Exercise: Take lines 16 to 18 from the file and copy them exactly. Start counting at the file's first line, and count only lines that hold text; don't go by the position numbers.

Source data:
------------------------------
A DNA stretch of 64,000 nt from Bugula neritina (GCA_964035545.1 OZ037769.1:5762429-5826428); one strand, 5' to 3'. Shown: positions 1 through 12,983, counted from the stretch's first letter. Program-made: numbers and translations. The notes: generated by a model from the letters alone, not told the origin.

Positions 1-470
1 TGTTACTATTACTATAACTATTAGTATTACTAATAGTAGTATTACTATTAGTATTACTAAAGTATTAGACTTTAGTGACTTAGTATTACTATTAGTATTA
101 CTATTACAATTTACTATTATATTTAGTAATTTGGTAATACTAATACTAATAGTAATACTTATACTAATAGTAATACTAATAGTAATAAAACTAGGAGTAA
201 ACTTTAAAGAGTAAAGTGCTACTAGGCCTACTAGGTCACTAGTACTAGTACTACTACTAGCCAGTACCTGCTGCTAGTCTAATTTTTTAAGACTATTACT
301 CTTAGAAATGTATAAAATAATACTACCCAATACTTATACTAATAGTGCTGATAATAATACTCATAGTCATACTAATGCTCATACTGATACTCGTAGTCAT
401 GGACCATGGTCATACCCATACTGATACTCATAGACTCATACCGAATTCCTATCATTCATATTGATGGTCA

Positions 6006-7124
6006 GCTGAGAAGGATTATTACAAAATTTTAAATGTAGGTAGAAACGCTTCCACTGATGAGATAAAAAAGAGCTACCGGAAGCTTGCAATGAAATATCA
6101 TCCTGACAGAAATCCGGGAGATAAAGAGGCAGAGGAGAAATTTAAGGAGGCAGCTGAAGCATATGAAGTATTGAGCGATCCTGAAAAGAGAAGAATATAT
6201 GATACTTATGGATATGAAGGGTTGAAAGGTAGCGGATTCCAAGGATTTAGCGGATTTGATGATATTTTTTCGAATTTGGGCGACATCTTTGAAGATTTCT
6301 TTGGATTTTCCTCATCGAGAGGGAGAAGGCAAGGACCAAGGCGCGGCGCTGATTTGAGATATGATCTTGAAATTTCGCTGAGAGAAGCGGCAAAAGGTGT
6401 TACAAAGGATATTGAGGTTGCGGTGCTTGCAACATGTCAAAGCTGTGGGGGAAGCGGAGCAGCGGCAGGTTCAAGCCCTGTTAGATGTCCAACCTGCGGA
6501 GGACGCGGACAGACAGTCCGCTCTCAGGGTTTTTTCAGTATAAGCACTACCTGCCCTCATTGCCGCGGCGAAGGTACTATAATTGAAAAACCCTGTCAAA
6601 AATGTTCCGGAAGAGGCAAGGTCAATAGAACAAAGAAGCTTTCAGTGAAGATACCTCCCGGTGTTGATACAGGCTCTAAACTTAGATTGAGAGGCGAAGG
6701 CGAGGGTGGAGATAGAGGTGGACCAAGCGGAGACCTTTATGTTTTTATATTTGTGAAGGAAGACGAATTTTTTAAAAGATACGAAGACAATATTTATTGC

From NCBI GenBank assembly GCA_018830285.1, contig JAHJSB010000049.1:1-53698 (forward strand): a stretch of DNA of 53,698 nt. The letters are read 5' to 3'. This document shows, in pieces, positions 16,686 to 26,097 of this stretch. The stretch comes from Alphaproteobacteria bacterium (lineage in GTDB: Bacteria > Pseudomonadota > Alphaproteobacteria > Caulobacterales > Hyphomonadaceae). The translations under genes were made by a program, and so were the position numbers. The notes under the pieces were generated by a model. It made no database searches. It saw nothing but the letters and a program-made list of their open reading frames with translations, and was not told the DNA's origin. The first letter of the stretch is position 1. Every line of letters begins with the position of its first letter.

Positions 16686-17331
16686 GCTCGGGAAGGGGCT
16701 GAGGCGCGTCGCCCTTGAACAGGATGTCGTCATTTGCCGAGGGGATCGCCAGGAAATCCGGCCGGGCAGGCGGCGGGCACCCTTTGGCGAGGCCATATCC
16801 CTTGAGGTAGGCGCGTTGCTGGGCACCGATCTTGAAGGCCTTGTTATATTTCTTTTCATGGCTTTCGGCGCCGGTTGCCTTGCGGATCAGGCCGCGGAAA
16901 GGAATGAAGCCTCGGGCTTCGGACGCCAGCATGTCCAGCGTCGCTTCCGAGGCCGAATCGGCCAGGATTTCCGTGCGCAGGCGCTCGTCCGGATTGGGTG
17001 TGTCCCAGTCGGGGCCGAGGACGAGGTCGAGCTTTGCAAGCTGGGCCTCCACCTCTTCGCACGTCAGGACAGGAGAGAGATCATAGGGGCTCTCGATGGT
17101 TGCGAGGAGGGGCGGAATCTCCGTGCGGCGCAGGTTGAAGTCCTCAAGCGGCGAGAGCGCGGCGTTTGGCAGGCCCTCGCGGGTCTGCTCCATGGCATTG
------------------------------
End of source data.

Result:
6701 CGAGGGTGGAGATAGAGGTGGACCAAGCGGAGACCTTTATGTTTTTATATTTGTGAAGGAAGACGAATTTTTTAAAAGATACGAAGACAATATTTATTGC

From NCBI GenBank assembly GCA_018830285.1, contig JAHJSB010000049.1:1-53698 (forward strand): a stretch of DNA of 53,698 nt. The letters are read 5' to 3'. This document shows, in pieces, positions 16,686 to 26,097 of this stretch. The stretch comes from Alphaproteobacteria bacterium (lineage in GTDB: Bacteria > Pseudomonadota > Alphaproteobacteria > Caulobacterales > Hyphomonadaceae). The translations under genes were made by a program, and so were the position numbers. The notes under the pieces were generated by a model. It made no database searches. It saw nothing but the letters and a program-made list of their open reading frames with translations, and was not told the DNA's origin. The first letter of the stretch is position 1. Every line of letters begins with the position of its first letter.

Positions 16686-17331